I'd like my son to start working with ST/Webcore. How best to set it up for him?

So, I’d like my son to start trying out this stuff, along with his new Raspberry Pi (I just got my first one two weeks ago.)

Should I give him access to my account, or should I create a new ST/Webcore account for him? He’s pretty trustworthy, but I’m still worried he might accidentally mess something up. Also, if I did set up his own accounts, would he still have access to my devices (the ones that I would make available to him)? I’d hate to put his Hue Philips lights on his account and then lose access to them on mine.

Any ideas?

It’s worse than you might imagine, since if you share a Wi-Fi network, smartthings will keep adding anything recognizable on that network to both your accounts.

I suggest talking to the people in the webcore forum to see what they think. It could get quite complicated.


This is awesome! However, expect him to make some mistakes along the way. You may invite him as a user but he will have access to all devices. Cool thing about webCoRE is, you can easily pause any Piston that starts trouble.

I vote go for it! Give him full access and enjoy the Father/Son journey. I sooo wish my family members were more into this stuff.


It’s inevitable that he will mess some things up, we all do. :sunglasses:

So I suppose the first question is how essential is the operation of your home automation system to your home? And how old is he?

It also depends on what you have currently operating. Would you give your kid the ability to turn your furnace off for eight hours in the winter? Or is it just a matter of lights being left on or turned off at the wrong times?

So what do you have automated now, how critical is the operation of those devices, and how able is your son to understand and follow through on protecting any critical operations? Those three things together should help guide your decision making in how separate you need to make the access for him.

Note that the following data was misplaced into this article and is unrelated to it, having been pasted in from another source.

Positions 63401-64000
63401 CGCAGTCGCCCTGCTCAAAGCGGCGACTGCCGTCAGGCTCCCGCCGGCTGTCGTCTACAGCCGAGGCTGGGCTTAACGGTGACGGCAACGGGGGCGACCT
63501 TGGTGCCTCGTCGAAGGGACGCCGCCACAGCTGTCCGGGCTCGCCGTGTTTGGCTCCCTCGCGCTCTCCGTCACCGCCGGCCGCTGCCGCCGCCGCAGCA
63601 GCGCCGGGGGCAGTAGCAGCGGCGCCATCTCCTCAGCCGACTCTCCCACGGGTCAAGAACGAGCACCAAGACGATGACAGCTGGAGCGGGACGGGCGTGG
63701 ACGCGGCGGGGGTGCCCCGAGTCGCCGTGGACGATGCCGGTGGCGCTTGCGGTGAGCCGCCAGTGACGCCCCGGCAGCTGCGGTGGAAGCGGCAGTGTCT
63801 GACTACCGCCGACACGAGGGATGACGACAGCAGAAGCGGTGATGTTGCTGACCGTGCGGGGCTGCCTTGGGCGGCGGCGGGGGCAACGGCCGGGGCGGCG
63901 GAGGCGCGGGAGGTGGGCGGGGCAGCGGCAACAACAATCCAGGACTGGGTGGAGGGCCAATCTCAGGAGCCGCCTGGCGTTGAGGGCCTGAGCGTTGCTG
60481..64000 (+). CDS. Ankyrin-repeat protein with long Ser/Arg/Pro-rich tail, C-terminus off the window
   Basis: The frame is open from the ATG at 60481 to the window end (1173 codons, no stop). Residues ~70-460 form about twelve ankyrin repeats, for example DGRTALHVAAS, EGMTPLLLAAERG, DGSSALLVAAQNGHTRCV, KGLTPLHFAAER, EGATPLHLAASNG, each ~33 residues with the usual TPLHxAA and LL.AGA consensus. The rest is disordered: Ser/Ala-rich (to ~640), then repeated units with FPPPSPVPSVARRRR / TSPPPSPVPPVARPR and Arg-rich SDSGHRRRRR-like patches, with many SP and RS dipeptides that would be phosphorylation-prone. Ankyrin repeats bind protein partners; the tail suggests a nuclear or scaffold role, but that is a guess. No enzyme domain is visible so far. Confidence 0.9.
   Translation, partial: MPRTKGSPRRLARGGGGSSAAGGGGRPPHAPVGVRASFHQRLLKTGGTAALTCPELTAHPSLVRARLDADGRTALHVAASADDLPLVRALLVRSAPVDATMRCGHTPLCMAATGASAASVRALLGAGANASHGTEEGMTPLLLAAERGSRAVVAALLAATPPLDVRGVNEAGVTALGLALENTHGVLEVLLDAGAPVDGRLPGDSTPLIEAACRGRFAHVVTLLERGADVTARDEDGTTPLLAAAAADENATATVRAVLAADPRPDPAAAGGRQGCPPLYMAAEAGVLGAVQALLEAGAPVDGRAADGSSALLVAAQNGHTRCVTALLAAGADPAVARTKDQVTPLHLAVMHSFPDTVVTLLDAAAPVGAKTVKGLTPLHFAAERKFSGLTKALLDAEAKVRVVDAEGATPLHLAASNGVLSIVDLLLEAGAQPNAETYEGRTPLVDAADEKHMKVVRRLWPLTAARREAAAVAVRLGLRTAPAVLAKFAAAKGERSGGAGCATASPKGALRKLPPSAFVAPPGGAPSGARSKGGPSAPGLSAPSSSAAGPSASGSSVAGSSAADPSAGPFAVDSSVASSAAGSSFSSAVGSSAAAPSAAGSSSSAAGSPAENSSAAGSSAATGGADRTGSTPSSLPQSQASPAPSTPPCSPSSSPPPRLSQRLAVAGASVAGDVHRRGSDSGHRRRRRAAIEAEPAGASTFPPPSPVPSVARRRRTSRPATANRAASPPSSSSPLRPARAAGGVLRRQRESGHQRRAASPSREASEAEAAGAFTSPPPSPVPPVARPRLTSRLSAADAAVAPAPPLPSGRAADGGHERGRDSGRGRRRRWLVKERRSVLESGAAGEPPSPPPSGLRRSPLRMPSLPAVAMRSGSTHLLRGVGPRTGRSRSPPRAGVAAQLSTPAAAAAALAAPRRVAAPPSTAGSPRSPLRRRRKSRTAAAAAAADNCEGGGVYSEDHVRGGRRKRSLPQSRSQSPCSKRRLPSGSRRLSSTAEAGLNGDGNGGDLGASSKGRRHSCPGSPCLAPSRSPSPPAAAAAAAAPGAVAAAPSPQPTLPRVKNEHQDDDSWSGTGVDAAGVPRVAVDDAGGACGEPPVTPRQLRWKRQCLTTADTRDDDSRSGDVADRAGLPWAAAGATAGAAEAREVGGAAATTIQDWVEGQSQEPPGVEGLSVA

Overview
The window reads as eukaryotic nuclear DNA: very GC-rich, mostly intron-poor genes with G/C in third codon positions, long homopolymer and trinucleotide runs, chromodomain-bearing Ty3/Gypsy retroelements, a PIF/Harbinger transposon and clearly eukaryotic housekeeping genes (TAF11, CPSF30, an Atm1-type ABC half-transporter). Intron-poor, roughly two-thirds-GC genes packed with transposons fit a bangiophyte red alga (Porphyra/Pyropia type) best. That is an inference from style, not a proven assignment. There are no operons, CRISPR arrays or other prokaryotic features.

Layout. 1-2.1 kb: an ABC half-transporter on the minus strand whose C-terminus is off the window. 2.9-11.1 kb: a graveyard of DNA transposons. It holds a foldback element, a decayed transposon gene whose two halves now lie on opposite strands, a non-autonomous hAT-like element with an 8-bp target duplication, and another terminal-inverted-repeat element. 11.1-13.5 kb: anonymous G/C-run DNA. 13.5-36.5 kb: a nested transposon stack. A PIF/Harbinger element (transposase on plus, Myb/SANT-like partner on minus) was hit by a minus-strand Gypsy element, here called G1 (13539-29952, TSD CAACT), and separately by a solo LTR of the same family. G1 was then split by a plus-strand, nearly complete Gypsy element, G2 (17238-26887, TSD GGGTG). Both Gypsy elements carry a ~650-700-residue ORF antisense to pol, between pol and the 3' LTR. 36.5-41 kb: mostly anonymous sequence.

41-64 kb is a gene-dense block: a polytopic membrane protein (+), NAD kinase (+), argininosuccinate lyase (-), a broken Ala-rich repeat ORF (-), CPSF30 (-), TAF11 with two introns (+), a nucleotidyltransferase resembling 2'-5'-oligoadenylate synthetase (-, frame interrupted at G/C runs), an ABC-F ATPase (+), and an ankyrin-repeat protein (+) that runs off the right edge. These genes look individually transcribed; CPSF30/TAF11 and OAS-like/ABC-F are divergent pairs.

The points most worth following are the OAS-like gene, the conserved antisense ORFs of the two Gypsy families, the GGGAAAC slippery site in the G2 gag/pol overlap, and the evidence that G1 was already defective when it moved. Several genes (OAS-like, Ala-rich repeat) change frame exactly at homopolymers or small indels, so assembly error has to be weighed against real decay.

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Nothing’s terribly uber-automated. I have a few pistons running here and there. He’s 14, and probably won’t do a whole lot…but if he screws up my Harmony Hub/Kuku, then he’s dead. Took me forever to get Kuku running, lol.

What I did with my son was got him a hub off Ebay for $15 dollars and set him up with his own accounts and allowed him to make his room and part of the basement in that Hub’s network. I have had no issues with interference at all, So far he has 4 to 5 smart bulbs ZigBee , two z-wave switches, two Peanut Plugs (cheep) and two Samsung buttons along with action tiles, webcore, etc.


But you have no access to his devices from your account, right? Is his Alexa/Google Home on a separate a account also?

Not that this is terribly important, but for example, I have pistons that will turn all house fans off and all lights off. They can be very handy, and I’d hate to lose that functionality.

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I think these are all great answers so far.

First-off, with it being so relatively inexpensive to get into, and considering your current setup (and not wanting the whole ‘dead son’ thing to happen), I would definitely get him his own hub. :slight_smile:

If cross-contamination is an issue (i.e. SmartThings hub1 messing with devices intended for SmartThings hub2), I would simply (ok, simple for me) set up a completely separate Wi-Fi network for him so that neither SmartThings system would ‘see’ any of the stuff on the other one.

I would also consider installing smart outlets in his room which are controlled by your setup, and plugging his stuff (including his own smart outlets) into those. That way, he can play with things all he wants, but you still have the ability to turn it all off if you want.

Of course, there are always going to be kooky things that pop up that you will have to figure out how to deal with, but if you do certain things ‘right’ from the beginning, it will help you out a lot down the road. The first ‘right’ thing you did was to come in here and ask about it. I imagine we’ve only scratched the surface so far in this thread with all of the things you might want to think about when embarking on such an adventure.

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